However, if you look at the S&P 500’s performance since the beginning of the year, it’s actually up by 11.35% year-to-date (as of October 5, 2023). And if you consider the last five years leading up to September 30, 2023, the S&P 500 is up 47.15%. You’ll fare better in the stock market if you take a long-term approach measured in years rather than days.
3. Determine Your Risk Tolerance
Market fluctuations, particularly in the short-term, are inevitable. If these fluctuations are affecting your sleep due to excessive stress or prompting you to sell stocks in a panic, it may be necessary to reassess your risk tolerance. Risk tolerance indicates your comfort level in handling portfolio fluctuations and your ability to ‘stay the course’ without panicking when the market experiences a drop. It represents your willingness to adopt a more aggressive asset allocation strategy where market fluctuations are likely to occur.
Your financial resources, investment experience, phase of life, personal financial goals and past investment experiences can all be factors that have an impact on your willingness to accept risk within your investment portfolio.
You may have an aggressive risk tolerance where you are willing to accept high levels of risk for potentially higher returns. Conversely, you might lean towards a conservative risk tolerance, prioritizing capital preservation over substantial financial gains. It’s also possible to find yourself somewhere in between these extremes. Conducting a thorough risk tolerance assessment helps to ensure you will be able to stick to a long-term investment strategy. There are many resources available on the internet to determine your risk tolerance, including Vanguard’s Investor Questionnaire.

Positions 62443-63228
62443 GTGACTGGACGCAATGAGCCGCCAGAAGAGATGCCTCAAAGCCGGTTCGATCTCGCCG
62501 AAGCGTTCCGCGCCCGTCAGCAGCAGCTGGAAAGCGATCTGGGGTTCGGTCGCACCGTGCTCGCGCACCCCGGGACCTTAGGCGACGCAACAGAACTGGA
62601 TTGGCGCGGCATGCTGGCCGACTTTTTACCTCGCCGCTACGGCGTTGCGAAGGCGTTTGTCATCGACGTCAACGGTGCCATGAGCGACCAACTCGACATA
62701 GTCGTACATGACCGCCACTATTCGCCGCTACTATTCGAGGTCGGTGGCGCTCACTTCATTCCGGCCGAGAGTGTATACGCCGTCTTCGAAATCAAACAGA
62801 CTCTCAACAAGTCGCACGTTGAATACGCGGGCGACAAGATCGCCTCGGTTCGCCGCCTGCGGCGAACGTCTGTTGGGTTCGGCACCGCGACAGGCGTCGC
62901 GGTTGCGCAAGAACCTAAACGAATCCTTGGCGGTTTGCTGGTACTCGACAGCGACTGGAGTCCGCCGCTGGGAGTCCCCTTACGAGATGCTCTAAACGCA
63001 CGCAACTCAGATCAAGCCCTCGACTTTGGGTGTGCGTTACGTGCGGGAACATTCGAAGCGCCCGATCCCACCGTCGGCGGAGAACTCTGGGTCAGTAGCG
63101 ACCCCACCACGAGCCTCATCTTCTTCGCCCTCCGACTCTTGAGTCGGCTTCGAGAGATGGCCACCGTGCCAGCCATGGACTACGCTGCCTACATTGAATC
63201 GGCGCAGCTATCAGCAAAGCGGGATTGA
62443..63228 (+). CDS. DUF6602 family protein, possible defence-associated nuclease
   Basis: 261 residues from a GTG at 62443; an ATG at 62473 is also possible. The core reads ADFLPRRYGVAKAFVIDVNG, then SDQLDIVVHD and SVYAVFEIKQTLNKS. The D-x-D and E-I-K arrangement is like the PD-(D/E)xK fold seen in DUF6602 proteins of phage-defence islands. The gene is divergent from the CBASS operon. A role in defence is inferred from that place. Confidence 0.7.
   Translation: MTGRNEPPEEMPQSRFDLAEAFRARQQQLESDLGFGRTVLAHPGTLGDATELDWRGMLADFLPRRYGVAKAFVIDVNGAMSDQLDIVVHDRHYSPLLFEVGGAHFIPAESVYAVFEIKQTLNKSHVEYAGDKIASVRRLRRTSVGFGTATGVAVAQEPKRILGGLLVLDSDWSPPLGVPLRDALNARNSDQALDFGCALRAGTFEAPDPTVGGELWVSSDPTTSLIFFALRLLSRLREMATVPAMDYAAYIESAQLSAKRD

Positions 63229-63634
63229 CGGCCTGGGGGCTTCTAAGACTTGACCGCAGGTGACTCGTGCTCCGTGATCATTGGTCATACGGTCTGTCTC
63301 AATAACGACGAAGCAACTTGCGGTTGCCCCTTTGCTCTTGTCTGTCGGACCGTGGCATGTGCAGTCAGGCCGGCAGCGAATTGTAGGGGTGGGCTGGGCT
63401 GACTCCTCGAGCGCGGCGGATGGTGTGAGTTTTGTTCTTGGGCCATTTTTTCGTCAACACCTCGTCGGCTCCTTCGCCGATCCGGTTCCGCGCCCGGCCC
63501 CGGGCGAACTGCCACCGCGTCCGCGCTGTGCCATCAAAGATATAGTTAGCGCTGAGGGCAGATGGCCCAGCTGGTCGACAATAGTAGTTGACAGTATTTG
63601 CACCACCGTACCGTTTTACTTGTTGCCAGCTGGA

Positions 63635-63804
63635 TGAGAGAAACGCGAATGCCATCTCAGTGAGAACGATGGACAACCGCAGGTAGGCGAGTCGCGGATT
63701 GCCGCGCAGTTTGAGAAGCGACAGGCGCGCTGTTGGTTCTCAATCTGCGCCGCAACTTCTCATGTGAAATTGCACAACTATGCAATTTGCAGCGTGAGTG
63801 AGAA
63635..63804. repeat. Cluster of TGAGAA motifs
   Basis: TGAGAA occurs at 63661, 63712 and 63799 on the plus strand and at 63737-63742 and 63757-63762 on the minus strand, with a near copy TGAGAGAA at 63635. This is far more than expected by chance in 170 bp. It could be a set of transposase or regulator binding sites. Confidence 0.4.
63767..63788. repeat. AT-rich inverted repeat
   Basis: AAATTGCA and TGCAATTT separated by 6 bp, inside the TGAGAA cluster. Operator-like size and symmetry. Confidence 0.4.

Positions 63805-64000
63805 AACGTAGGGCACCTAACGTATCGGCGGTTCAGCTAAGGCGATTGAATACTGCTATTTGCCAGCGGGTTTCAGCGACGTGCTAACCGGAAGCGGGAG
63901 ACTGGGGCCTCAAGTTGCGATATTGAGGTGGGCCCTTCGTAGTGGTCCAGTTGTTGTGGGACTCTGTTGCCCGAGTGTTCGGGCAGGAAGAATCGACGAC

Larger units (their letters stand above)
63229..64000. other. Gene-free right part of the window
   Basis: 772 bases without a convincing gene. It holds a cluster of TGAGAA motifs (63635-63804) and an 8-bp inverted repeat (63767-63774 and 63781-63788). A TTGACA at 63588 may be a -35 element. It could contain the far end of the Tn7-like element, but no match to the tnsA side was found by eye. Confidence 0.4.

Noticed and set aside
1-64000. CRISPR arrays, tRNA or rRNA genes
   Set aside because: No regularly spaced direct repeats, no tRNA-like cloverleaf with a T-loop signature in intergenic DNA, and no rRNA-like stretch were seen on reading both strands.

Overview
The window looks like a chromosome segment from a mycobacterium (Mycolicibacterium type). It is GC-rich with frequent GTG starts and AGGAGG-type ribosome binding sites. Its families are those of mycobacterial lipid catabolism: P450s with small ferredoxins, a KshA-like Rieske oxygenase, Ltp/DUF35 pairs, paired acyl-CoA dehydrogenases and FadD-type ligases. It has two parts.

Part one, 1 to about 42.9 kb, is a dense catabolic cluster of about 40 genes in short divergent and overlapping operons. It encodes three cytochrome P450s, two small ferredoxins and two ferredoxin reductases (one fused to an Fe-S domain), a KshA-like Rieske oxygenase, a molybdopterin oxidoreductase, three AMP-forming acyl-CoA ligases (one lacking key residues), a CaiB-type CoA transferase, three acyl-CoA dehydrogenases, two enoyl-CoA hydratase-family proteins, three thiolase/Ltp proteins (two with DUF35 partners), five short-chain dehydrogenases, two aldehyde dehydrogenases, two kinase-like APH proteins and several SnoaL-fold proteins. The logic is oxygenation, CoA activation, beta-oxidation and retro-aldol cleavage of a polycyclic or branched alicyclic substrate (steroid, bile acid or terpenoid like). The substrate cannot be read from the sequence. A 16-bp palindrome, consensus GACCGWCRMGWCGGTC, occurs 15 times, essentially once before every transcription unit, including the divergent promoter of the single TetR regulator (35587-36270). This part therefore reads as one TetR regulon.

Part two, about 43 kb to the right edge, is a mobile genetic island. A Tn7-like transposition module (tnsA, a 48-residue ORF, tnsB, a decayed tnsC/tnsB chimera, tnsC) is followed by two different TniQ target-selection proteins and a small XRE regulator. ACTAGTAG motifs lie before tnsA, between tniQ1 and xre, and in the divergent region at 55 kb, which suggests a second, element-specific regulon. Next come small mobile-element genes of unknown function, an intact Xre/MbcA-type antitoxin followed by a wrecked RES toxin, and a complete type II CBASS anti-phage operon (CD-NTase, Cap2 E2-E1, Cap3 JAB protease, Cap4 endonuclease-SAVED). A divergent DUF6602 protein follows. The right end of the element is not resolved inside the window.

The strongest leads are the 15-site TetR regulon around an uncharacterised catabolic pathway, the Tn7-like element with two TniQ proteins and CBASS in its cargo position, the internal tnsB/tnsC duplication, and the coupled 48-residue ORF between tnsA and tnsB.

4. Review Your Asset Allocation
Asset allocation is the process of deciding how to divide your money amongst different types of assets, like stocks, bonds, and cash, in order to achieve your financial goals while managing risk. It’s essentially like creating a financial recipe for your investments. The objective in building an asset allocation model is to determine what investment categories will be used and the appropriate percentages for each asset class.
An understanding of the asset allocation of your total portfolio, and not just one individual account within your portfolio, is imperative. For example, if you decided your investment portfolio asset allocation should be 60% stocks and 40% bonds at retirement, a $600,000 IRA made up of 60% stocks and 40% bonds and a $250,000 401(k) account made up of 100% stocks will throw off your target asset allocation for your portfolio. Instead, you would have an investment portfolio allocation of 72% stocks and 28% bonds.
Also, when you are adding your investment accounts into the NewRetirement Planner, you should be thinking about the mix of stocks, bonds and cash in each account in order to enter an appropriate rate of return assumption. Your after-tax account with 100% equities will likely have a different set of rate of return assumptions than your 401(k) that is made up of 80% bonds and 20% equities. This article from NewRetirement’s Help Center further discusses how to enter an appropriate rate of return in your plan.
5. Understand Your Investment Style
There are fundamentally two styles of investing: